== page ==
Isaiah Austin had long imagined the night he would be selected in the NBA Draft. He’d thought about it as a McDonald’s All-American high school basketball player and while starring for two seasons at Baylor University. A jump-shooting 7-footer who had earned an All-Big 12 Defensive Team selection as a sophomore while averaging over 3 blocks per game, Austin was a highly anticipated draft-night commodity.

He had accomplished all that despite being blind in one eye from a childhood injury. But Austin’s professional hoop dreams came to an abrupt end in the summer of 2014, when he was diagnosed with Marfan syndrome, a rare genetic disorder that affects approximately 1 in 5,000 people.

Marfan syndrome hits the connective tissue, causing problems with the heart and blood vessels, bones and joints, eyes and lungs. Some of its symptoms can be life-threatening. Austin was told he’d be risking death if he continued to play basketball, so he stopped.

Austin, now 22 and the national spokesperson for the Haier Achievement Award — which honors student-athletes all over the country — caught up with The Huffington Post to discuss his interest in mathematics, the night he was “drafted,” and the future of college basketball.

What role has education played throughout your life?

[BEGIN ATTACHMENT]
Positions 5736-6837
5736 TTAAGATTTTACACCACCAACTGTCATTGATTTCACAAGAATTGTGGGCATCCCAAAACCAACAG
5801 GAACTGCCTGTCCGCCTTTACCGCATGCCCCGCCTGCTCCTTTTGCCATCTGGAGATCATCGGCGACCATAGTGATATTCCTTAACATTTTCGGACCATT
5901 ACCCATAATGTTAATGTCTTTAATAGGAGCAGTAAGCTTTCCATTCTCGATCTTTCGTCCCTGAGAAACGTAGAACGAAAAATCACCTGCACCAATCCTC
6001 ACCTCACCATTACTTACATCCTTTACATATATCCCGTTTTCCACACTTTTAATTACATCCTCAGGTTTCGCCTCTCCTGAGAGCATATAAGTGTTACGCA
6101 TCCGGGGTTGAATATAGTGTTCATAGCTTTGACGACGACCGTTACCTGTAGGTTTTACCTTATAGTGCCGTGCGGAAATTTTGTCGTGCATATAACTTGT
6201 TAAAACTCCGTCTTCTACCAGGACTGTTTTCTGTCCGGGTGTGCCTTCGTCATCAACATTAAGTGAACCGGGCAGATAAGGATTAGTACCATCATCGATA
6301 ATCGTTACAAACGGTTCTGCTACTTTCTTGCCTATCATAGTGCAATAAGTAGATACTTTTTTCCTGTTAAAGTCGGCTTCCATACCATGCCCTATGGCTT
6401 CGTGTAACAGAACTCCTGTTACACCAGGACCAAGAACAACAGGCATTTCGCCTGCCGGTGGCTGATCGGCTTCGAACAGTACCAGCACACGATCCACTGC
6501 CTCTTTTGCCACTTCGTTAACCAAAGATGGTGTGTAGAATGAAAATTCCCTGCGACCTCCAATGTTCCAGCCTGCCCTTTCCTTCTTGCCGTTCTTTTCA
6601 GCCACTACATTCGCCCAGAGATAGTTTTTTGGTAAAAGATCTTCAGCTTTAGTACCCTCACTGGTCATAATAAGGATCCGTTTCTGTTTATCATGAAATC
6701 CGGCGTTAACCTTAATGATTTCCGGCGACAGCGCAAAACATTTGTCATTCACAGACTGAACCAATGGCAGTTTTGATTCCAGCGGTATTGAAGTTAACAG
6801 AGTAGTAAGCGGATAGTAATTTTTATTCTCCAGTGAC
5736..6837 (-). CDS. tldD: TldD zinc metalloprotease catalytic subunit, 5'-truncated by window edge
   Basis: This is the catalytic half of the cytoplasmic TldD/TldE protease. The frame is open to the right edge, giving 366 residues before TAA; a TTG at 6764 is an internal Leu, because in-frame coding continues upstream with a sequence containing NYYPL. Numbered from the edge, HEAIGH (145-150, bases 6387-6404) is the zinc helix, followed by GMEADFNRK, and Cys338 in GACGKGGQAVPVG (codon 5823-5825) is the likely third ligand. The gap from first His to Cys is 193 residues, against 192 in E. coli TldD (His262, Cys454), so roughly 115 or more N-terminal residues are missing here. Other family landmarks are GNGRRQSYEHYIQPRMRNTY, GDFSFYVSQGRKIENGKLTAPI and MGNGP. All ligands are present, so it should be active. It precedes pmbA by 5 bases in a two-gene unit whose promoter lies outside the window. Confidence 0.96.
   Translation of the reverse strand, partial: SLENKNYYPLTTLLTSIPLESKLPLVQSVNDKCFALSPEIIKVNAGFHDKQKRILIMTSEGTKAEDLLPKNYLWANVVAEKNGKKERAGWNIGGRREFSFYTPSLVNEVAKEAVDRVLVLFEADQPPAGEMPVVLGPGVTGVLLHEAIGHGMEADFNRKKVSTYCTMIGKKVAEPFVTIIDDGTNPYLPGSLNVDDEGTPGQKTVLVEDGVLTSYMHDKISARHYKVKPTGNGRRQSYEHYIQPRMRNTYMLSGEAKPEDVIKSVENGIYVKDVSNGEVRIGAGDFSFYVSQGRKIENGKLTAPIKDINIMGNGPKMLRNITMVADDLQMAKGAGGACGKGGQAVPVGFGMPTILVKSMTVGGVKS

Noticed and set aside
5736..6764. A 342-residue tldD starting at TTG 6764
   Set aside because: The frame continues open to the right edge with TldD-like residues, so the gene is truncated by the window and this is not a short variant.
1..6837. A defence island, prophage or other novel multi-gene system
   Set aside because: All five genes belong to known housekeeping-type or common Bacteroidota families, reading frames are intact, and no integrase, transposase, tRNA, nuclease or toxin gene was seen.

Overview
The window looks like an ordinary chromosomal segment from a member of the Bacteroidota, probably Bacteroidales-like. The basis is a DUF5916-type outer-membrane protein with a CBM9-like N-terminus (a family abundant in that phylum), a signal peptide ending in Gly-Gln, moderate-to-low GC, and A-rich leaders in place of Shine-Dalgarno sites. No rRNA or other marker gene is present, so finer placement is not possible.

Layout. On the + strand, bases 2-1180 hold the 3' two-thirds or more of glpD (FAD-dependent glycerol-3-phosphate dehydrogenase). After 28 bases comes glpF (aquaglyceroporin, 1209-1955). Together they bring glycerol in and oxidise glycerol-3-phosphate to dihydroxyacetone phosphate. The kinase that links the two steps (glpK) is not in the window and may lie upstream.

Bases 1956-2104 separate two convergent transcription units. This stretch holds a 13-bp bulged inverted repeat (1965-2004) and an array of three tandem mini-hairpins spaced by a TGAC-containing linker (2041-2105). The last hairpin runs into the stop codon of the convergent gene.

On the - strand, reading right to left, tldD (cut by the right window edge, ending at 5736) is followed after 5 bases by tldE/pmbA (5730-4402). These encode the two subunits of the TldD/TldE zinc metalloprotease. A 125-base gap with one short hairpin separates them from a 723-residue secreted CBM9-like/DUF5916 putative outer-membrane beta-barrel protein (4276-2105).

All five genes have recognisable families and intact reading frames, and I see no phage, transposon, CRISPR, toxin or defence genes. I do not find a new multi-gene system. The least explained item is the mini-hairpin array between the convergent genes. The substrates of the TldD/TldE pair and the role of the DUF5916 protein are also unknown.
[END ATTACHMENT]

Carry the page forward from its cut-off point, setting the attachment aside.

My mom always pushed that. My mom was, “School, school, school.” That’s one of the reasons I transferred to Grace [Preparatory Academy in Arlington, Texas], because it was a college prep and my mom felt it was going to help me more academically than it was basketball-wise. My whole life my mom has pushed me — not only me but my little brother and little sister — to try to excel as much as possible in school.

Which degree are you pursuing at Baylor?

I’m a marketing major, so we do a lot of mathematics and business classes.

Math is not the first thing I think about with 7-foot basketball stars.

Exactly. I’m not a huge fan of school because I think they teach us a lot of things that aren’t going to translate to the real world, but at the same time it’s important to me. Just being able to walk around with that piece of paper is something that no one can take away from you.

Your former Baylor teammate Rico Gathers has said he wants to pursue a career in the NFL. Does that surprise you?

Austin is not at all surprised that Gathers, at 6-foot-8 and 275 lb., wants to pursue a career in the NFL.

Austin is not at all surprised that Gathers, at 6-foot-8 and 275 lb., wants to pursue a career in the NFL.